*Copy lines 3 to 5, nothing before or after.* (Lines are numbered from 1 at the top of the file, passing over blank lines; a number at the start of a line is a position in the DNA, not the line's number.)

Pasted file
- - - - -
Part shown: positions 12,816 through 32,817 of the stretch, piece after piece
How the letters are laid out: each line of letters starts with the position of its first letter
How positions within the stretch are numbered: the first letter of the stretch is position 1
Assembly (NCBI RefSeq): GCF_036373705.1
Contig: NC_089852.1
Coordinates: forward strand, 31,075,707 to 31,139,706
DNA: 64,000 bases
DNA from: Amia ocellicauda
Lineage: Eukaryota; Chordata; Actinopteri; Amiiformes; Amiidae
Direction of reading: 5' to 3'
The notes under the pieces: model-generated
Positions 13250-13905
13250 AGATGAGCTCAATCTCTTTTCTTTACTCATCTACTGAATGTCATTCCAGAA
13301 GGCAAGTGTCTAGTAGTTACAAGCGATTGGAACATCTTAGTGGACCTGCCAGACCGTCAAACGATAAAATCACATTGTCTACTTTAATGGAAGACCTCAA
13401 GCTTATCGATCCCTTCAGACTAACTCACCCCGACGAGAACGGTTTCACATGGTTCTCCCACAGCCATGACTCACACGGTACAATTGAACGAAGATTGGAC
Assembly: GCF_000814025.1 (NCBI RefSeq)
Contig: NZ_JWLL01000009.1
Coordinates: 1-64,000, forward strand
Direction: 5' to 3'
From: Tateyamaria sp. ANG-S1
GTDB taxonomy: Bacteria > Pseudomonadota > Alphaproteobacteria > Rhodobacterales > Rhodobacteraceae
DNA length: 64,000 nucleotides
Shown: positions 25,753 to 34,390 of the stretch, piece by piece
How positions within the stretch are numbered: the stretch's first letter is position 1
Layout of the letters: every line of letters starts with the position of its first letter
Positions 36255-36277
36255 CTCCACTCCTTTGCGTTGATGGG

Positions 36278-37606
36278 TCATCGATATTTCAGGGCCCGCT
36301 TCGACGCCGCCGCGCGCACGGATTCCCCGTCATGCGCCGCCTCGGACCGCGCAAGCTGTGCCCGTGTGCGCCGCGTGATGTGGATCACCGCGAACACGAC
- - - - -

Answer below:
How positions within the stretch are numbered: the first letter of the stretch is position 1
Assembly (NCBI RefSeq): GCF_036373705.1
Contig: NC_089852.1